Why do we study game theory? As a mathematician, my answer is that game theory is mathematically interesting; I am content as long as I can study interesting models, develop interesting techniques to solve problems, and prove difficult results.

But some of us are closer to the real world than I am, and they claim that game theory is related to real problems. However, as we all know hardly any interactive situation that we encounter in real life fits any model of game theory. The prisoner’s dilemma, which anyone who talks about game theory mentions, was already discussed in this blog, and people noted that the matrix description of the game does not match the actual interaction: Are there no consequences to the prisoners’ decisions? Does the matrix correctly identify the prisoners’ utilities? Are the utilities common knowledge? I am sure that anyone who reads this post will be able to raise more issues with the game representation of the prisoner’s dilemma.

Auctions are another widely cited application of game theory, where a solid theory has been developed. But take the simplest auction: a sealed-bid first-price auction with two bidders; the bidders fight over a contract to supply specific goods to some firm. You may actually encounter such auctions in practice. Now, suppose that you are bidder 1 (or that you are a consultant who was hired to assist bidder 1). Your private value is $1M: this is the minimum amount that you would ask for the contract. You believe that your private value is below the other bidder’s private value by 10%. Well, about 10%. Because the marketing people of the other bidder may have convinced the board of directors that their actual private value is lower than $1.1M. Maybe $1.05M, or even $1M. What is the probability that the private value of the opponent is $1.1M, or $1.05M, or $1M? Give me a break, nobody can say. And what does the other bidder think about your private value? And is the distribution of the private value common knowledge? As you see, the great theory that the books tell us about is not much of a help.

Having said this, I do think that game theory is useful. In fact, very useful. And personally, I use it daily. As I see it, in any given interaction, game theory identifies aspects that each participant should consider before choosing an action. The basic model of game theory tells us that we should identify the game: who are the players, what are their actions, what are their goals. The area of Bayesian games tells us that we should think about the beliefs of the other players, their beliefs about other players’ beliefs, and so on. The area of repeated games tells us that coordination can be achieved by means of threats. Sequential games draw our attention to commitments, subgame perfectness, reputation. Games played by automata help us understand the role of computational power. In short, as I see it, people who do “real-life” game theory develop models that provide insights concerning how to better understand various types of interactive situations. Personally, I like the insights that we as a group provide.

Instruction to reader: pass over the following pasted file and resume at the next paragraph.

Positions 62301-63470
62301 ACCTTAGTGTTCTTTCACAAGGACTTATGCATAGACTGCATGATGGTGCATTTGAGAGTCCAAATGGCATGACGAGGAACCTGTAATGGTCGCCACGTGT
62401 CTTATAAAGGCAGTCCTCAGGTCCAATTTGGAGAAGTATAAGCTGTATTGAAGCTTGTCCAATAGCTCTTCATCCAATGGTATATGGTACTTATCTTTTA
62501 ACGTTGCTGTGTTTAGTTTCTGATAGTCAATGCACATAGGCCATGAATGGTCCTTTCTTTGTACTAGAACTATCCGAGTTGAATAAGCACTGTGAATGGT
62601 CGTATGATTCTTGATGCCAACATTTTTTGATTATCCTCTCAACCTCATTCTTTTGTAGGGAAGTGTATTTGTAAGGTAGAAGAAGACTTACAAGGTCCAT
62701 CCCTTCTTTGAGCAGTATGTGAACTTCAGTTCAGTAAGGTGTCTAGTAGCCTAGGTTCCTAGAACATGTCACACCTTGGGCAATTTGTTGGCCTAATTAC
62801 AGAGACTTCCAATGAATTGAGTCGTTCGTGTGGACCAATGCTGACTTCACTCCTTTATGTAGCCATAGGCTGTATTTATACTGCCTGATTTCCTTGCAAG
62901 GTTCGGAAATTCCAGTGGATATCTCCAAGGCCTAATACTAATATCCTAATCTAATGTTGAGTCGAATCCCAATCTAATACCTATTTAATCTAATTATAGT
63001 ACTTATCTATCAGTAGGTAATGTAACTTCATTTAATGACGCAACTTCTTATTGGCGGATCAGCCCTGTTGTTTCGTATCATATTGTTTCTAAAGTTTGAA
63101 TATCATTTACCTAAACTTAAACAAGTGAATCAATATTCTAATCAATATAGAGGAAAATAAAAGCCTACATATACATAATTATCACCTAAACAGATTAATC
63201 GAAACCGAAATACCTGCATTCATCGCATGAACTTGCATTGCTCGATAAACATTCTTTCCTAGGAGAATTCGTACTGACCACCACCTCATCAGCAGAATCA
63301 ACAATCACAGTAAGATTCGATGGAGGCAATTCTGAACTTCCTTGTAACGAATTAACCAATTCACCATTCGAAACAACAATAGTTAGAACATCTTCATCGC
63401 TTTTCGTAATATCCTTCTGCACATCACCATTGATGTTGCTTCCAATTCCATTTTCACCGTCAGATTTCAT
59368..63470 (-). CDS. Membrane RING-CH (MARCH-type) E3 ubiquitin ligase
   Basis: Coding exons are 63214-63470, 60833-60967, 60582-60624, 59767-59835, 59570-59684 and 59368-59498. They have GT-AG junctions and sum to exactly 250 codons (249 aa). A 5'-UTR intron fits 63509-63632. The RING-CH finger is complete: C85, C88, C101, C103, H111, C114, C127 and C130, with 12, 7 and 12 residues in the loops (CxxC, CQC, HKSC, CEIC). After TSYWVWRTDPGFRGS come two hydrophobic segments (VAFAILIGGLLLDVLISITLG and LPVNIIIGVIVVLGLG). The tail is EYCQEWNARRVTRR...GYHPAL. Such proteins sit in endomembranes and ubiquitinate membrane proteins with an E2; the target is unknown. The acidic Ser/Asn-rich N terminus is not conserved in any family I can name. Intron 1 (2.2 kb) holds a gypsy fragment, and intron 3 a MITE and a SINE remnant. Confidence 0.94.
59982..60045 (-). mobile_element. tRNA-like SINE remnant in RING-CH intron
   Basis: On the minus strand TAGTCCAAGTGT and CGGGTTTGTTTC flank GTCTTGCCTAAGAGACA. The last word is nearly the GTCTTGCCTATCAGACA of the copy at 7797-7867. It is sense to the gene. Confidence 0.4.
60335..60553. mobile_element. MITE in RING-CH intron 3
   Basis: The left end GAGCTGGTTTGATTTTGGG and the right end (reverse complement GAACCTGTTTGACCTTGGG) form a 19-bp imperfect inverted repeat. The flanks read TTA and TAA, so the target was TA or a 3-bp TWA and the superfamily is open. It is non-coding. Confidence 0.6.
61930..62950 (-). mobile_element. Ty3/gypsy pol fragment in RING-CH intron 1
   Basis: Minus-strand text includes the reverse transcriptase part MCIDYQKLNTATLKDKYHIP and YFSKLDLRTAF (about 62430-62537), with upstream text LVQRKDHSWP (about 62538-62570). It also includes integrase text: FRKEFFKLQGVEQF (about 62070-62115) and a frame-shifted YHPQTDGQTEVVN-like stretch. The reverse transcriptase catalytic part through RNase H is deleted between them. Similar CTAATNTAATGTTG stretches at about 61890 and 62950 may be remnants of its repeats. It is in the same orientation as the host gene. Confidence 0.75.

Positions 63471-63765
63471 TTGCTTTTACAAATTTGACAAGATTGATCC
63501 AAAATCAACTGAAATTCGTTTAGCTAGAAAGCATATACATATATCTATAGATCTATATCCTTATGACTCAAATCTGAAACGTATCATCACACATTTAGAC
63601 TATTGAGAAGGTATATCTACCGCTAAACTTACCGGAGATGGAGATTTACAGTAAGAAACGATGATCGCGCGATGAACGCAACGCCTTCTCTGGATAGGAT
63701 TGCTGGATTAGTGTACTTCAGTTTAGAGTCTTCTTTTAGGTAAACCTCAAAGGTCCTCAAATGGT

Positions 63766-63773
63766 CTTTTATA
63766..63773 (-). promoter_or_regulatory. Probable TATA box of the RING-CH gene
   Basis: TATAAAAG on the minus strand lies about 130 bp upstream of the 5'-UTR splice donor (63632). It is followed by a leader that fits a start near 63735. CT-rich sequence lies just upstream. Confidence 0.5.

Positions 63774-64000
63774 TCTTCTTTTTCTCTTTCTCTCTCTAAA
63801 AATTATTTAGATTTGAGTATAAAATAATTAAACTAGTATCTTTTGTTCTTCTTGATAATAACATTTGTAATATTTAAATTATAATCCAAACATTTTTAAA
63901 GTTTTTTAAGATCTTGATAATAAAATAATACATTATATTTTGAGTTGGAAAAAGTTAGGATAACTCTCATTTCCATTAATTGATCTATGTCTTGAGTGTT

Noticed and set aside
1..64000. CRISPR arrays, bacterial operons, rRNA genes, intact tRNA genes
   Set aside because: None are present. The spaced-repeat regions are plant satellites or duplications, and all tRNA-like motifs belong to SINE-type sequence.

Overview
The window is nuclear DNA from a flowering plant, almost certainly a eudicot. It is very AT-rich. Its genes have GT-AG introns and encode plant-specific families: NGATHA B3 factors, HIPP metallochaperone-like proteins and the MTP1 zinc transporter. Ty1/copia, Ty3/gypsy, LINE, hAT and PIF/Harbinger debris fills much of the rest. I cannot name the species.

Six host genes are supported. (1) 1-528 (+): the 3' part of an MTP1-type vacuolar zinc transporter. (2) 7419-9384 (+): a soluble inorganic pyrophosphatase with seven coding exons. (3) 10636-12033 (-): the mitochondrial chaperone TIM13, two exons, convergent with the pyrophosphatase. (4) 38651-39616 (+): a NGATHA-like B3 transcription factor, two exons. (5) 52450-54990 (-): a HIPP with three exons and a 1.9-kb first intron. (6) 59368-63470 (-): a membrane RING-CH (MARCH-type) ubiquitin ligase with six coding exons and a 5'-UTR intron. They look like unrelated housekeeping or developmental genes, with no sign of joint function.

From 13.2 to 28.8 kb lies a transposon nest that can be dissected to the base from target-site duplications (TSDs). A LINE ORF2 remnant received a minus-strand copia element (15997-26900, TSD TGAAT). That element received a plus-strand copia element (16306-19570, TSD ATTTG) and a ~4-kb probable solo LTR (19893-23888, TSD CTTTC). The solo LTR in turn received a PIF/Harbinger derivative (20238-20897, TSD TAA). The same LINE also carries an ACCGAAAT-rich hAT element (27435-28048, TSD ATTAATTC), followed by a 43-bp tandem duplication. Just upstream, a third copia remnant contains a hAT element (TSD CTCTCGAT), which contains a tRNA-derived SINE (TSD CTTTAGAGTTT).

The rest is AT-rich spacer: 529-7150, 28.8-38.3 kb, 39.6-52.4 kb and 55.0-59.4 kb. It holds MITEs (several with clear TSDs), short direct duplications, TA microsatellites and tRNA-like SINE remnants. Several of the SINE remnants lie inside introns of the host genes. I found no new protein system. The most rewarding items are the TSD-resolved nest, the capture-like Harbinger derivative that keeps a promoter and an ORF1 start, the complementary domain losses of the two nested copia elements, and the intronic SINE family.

## 5 comments

April 27, 2010 at 10:21 pm

EranMy personal experience is completely different. I don’t use game theory daily, and in fact I can’t recall a single instance in my life when I consciously used it (unless by `using game theory’ you mean thinking/writing/talking about game theory which is what I do for living).

So for example I don’t believe my knowledge about the folk theorem has changed my behavior in long-run interactions with other people and it certainly didn’t enter my reasoning in such situations

April 28, 2010 at 1:46 pm

EilonNo, the folk theorem is not much of a use, I agree. But threats of punishment are. And reputation effects are. And strategic thinking is. Wait until you have kids, Eran. Then these issues and others will be your bread and butter. And if you won’t use them, your kids will…

April 28, 2010 at 12:23 am

meDid game theory actually give new insights, or people with a good common sense but without game theory knowledge reach occasionaly these insights on their own?

After all, a lot of auction theory, and game theory explains behavior that have occurred. Russia and the US didn’t behave in that way due to the folk theorem, ascending price auctions were conducted a long time before any auction was analyzed. and on and on…

April 28, 2010 at 1:43 pm

EilonGame theory does not invent anything. It explains phenomena. And as such, I am sure that smart people without any experience in theoretical game theory can explainphenomena that we look at as well.

I think that the question is not whether really smart people using only their common sense could have reached the same conclusion as we game theorists do, but whether we can provide a clear explanation to certain phenomena.

Take for example the winner’s case. This was a real problem in the 50’s, and game theory explained the mistake of bidders. Couldn’t someone smart reach the same conclusion? Of course he/she could, and maybe even someone did. But game theory provided a very elegant explanation to this phenomenon.

Or read the post about basketball by Jonathan Weinstein. I am not an expert in basketball, but if he is right, then the game theorist Jonathan provides insights that some coaches may lack.

Or take the design of an auction. Anyone can run a first-price auction, but it is an art to design an auction that yields high revenue to the seller. A smart guy can do it, surely, but a game theorists can explain why the design of the smart guy works, and can maybe improve it.

The bottom line: I do think that the theory helps in reaching better decisions (and not only for making money, as Eran suggests).

October 14, 2010 at 1:49 am

Does Game Theory “Improve the World” « The Leisure of the Theory Class[...] I wrote in a previous post, game theory teaches us insights, like “think strategically”, or “the belief of [...]